It is easy to deceive the so-called human mind. Material existence being a state of self-deception,—a mesmeric condition, and not the embodiment of the truth of being,—it is easy to delude mortals, and to induce them away from the path of mental rectitude. And when they are mentally off the line, how readily do they plunge headlong on the broad road to destruction! The Christian Scientist knows this. He knows also how alert he has to be lest he be taken in by the numerous devices of material sense, which lie along the path of life to tempt him from the way of simple goodness.

One's arguments may be brilliant as regards the reality of good and the unreality of evil. One may be, apparently, thoroughly grounded in the letter of divine Science: but what is the real test of one's life? Is it not the simple goodness of it? Goodness is a great, comprehensive mental quality, rich in loving-kindness, in mercifulness, honesty, compassion, humaneness, in temperance, purity, and affection,—a quality which in many cases can more readily be perceived intuitively than defined specifically. There is no doubt, however, that goodness can be readily detected, just as evil will expose itself to any one who is himself reflecting the goodness which is of God.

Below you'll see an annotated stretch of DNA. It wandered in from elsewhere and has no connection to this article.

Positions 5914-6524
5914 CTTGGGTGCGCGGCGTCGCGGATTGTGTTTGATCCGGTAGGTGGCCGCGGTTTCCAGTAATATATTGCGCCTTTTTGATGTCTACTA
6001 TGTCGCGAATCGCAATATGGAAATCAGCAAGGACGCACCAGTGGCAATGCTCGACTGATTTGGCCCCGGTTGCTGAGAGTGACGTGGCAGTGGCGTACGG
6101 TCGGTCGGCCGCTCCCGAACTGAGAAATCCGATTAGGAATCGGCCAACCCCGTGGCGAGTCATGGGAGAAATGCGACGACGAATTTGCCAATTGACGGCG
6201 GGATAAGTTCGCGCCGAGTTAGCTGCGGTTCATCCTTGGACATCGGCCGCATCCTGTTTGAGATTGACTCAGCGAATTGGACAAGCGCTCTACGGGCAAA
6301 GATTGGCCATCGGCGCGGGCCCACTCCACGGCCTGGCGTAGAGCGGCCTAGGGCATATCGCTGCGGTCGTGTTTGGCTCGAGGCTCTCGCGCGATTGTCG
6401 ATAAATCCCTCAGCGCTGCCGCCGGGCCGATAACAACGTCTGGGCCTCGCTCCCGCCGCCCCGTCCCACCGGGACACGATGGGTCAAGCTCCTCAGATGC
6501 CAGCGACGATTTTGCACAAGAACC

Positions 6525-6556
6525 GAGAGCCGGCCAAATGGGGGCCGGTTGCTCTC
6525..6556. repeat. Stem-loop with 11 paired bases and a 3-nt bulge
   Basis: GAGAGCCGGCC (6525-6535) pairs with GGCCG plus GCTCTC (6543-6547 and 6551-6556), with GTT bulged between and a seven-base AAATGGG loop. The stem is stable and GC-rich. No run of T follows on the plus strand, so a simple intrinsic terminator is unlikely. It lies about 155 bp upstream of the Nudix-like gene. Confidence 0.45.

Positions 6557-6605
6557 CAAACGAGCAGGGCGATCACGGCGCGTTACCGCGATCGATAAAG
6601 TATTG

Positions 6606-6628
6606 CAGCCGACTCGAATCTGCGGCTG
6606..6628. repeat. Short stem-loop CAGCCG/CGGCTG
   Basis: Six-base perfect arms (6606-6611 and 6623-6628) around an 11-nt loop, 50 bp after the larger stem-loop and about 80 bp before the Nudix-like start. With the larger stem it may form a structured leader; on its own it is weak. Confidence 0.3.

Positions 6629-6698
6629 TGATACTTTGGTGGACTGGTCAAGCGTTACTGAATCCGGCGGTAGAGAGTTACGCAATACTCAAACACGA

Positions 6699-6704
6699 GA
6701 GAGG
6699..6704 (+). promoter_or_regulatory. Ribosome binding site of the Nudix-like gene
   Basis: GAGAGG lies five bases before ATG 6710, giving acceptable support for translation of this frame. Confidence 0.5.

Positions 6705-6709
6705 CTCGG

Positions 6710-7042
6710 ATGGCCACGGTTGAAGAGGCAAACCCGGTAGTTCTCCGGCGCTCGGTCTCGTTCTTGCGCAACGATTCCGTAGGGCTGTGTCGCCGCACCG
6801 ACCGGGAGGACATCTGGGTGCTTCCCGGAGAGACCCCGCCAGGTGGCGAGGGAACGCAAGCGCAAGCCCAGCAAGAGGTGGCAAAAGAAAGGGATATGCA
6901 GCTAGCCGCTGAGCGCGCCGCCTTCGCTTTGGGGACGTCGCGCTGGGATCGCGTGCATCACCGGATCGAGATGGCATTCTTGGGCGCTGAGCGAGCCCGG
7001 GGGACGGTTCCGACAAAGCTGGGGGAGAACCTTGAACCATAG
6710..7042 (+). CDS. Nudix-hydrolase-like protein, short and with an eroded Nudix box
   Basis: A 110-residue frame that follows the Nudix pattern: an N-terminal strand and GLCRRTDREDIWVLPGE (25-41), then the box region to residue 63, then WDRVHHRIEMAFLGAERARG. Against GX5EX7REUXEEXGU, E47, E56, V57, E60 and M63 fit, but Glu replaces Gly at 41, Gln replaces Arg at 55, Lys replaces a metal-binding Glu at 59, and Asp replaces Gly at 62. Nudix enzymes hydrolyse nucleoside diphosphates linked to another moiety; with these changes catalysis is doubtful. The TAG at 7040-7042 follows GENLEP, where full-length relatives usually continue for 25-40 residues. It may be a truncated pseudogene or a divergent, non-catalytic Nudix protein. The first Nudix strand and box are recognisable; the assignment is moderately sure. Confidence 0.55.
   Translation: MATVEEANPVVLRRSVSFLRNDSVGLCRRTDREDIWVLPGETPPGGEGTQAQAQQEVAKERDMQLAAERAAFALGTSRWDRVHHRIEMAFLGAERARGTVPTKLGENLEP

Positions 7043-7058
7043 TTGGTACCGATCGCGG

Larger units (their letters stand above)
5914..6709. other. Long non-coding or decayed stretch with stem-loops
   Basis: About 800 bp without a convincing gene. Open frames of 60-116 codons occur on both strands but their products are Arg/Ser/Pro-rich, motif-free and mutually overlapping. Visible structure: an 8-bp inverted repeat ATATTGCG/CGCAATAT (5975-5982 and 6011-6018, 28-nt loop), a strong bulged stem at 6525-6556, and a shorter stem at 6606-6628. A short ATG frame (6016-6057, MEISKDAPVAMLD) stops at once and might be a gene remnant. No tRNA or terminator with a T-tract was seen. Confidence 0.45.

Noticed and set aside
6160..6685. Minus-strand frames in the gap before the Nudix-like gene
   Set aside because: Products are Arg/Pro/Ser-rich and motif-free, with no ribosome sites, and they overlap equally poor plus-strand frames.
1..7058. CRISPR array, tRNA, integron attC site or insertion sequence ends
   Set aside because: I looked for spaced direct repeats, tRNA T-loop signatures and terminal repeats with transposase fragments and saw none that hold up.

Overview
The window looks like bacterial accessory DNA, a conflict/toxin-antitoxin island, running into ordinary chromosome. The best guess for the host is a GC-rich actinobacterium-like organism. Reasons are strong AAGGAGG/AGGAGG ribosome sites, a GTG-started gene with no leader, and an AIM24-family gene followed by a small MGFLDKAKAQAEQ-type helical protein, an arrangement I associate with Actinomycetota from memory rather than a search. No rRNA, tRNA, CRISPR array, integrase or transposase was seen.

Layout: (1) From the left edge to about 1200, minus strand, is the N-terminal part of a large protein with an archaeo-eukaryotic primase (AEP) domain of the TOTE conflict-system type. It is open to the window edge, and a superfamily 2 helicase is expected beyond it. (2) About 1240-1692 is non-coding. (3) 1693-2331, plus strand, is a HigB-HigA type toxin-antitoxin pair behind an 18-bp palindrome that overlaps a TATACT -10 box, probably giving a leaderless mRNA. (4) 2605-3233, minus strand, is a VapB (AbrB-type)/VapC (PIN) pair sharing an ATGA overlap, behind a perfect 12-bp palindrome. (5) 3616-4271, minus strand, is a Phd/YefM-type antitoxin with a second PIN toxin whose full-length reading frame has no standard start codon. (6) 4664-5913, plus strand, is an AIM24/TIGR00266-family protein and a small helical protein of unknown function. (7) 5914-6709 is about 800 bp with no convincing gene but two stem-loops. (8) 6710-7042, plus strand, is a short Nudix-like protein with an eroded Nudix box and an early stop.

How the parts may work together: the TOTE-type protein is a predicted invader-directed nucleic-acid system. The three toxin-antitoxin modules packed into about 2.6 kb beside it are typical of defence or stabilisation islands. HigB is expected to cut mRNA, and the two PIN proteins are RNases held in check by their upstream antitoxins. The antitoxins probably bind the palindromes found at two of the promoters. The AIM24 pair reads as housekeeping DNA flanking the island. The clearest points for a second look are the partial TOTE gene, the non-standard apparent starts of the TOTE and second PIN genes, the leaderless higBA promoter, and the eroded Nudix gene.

Mrs. Eddy, in her writings, lays great stress on goodness,—simple goodness. On page 2 of "Science and Health with Key to the Scriptures," for example, she says, "Goodness attains the demonstration of Truth." A man may be primed in the letter of Christian Science and able to voice its teachings with decided vigor, but be as barren of goodness as a desert rock of vegetation. Is it possible that such a one can demonstrate Truth in the healing of sickness or sin? Impossible; because "goodness attains the demonstration of Truth." Evil never can. Indeed, it is strictly true that the power to heal through divine Science is in direct proportion to one's goodness.

Among the Churches
July 1, 1922

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